The review, conducted by the European Insurance and Occupational Pensions Authority (Eiopa), will look into 60% of each national market and focus on potential problems in the sector, the organisation said this week.
One the main concerns the watchdog will look into is how payments by asset managers to insurers create a potential conflict of interest by influencing the investments on offer and how this affects policyholders.
“Concerns raised were that some life insurance undertakings were choosing underlying funds to offer on the basis of those which provided the highest remuneration to the insurance undertaking from asset managers,” said Eiopa.
Life companies generally earn higher fees on unit-linked funds than on guaranteed-return funds. Unit-linked life policies provide a combination of life insurance and investment, where insurers invest client premiums and pay out the capital plus investment returns when the policy matures.
Compared to standard funds, which guarantee a certain capital return and are usually invested in low-risk, low yield fixed income assets, unit-linked products state that the risks for the investment part are borne by the policyholder.
Eiopa’s review follows on from its consumer trends report, published last November, which found “significant growth” in unit-linked life insurance products in 2014 driven by the rock-bottom low interest rate environment.
Unit-linked life products have been marred by a number of high-profile mis-selling scandals over the years.
The “Woekerpolis” scandal in the Netherlands found insurers guilty of profiteering by mis-selling up to seven million investment-linked policies, dating back to 1995 – many of which were sold on the basis of poor advice that failed to disclose the high fees these policies incurred.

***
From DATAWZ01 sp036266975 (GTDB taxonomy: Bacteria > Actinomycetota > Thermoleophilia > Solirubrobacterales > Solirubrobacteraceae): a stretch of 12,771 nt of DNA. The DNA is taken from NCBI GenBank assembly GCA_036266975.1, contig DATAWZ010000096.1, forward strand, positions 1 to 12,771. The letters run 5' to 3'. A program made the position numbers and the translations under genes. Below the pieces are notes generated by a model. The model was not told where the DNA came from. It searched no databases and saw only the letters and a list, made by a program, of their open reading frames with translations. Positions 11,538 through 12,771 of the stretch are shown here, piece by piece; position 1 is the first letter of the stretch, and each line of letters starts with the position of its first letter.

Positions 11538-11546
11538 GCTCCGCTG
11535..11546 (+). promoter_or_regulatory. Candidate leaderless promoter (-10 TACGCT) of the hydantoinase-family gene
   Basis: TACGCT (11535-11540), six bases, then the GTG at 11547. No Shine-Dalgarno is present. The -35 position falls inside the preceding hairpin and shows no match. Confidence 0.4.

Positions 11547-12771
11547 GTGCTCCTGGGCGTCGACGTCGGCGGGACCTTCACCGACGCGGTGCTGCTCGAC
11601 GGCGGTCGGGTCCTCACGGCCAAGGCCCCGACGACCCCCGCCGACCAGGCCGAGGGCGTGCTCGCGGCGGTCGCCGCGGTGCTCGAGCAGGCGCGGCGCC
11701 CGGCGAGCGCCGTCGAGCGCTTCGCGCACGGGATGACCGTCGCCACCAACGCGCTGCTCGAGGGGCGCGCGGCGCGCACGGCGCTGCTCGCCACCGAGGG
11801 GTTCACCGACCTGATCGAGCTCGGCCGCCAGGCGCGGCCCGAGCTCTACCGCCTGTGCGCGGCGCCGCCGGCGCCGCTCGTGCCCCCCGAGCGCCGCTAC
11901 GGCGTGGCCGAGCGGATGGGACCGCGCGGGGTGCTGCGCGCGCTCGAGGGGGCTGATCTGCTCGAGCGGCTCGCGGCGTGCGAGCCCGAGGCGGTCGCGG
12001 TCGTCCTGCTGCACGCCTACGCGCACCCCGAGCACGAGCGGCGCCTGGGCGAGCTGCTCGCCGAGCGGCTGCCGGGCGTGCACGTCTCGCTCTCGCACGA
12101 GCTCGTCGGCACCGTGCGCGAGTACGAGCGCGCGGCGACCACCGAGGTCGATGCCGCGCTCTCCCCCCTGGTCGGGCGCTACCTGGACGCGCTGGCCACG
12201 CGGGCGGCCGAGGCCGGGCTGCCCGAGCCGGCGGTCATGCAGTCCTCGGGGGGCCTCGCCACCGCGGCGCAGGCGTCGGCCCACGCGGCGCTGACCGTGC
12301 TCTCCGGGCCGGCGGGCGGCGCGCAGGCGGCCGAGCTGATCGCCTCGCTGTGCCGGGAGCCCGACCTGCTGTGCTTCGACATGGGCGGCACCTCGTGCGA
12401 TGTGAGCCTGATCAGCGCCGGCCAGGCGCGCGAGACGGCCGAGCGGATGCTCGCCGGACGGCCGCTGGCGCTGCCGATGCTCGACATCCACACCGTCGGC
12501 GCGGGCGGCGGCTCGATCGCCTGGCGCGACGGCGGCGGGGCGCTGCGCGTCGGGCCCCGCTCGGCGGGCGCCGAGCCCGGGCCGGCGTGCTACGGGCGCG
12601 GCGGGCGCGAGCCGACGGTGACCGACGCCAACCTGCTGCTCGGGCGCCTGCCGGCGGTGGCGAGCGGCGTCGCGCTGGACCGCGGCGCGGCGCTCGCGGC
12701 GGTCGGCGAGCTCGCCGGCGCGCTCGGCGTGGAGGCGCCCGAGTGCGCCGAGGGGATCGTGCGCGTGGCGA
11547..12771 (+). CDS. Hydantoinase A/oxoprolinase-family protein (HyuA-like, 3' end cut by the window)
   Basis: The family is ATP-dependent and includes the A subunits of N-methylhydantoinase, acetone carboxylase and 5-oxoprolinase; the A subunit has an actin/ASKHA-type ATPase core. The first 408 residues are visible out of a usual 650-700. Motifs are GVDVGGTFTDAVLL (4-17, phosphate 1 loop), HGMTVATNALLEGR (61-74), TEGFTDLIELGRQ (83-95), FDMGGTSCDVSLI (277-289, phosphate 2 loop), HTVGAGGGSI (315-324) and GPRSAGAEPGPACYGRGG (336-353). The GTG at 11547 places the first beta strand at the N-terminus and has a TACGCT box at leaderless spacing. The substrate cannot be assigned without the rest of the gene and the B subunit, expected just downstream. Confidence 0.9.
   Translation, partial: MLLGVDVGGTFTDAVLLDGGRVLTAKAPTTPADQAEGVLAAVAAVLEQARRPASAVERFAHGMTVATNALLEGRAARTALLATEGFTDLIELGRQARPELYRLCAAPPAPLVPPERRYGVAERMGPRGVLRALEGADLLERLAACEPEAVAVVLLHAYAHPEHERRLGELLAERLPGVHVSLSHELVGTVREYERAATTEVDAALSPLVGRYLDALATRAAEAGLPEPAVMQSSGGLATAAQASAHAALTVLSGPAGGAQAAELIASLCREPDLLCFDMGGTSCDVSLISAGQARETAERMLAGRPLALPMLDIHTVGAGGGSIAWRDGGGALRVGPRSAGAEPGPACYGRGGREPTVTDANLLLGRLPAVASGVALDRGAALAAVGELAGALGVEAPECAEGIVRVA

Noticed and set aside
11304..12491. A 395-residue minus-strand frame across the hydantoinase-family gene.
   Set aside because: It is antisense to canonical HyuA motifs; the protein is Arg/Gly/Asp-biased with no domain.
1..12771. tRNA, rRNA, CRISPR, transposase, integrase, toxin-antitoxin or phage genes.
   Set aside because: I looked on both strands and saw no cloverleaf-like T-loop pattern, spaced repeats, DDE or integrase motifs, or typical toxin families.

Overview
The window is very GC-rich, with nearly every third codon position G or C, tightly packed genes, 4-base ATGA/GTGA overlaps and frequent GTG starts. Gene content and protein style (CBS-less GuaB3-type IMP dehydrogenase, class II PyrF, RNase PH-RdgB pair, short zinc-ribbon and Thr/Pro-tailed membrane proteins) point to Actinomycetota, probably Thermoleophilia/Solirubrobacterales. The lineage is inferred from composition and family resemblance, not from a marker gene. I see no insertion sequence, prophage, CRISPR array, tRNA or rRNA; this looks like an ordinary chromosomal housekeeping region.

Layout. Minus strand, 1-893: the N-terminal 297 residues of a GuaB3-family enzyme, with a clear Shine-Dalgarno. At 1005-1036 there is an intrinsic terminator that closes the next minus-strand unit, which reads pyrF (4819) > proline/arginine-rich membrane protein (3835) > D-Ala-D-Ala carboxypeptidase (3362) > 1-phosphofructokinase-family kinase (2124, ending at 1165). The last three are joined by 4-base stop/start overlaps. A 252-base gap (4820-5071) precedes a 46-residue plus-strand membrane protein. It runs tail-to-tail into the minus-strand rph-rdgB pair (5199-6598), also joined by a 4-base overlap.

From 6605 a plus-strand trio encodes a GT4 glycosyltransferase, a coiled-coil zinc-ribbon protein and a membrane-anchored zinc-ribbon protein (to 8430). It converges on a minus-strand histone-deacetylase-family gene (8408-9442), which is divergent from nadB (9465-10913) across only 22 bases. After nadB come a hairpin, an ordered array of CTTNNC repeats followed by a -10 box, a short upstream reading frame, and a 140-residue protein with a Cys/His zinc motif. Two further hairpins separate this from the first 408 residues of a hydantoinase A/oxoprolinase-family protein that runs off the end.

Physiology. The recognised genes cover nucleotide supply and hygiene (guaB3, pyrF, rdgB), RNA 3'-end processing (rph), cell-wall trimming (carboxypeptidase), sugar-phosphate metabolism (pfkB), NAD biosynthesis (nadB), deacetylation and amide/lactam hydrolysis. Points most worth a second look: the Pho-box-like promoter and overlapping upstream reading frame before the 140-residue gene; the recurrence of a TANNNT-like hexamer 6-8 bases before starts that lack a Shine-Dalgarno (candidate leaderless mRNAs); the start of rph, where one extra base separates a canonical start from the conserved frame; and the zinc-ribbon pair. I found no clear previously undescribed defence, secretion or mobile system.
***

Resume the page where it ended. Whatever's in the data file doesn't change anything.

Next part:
In January last year, Hong Kong’s Insurance Authority (IA) banned commission clawback on Investment Linked Assurance Schemes (Ilas) after there were complaints that the products failed to protect consumers and the high initial fees were unfair.
The clawback, known as indemnity insurance, is where a life company pays commission to an intermediary based on the full value of the policy – which could run for 25 years. Despite the ban, life companies are still entitled to take back some or all of the commission if the policy is cancelled.
Meanwhile, the UK’s Financial Conduct Authority (FCA) published its own set of guidelines to govern the sector in October 2013, after identifying potential conflicts of interest with the unit-linked products.
FCA figures show over £900bn (€1.05bn, $1.16bn) is invested in the UK’s unit-linked funds, approximately 85% of which is pension savings – a proportion which is likely to increase dramtically in line with the take up of auto-enrolment according to the regulator.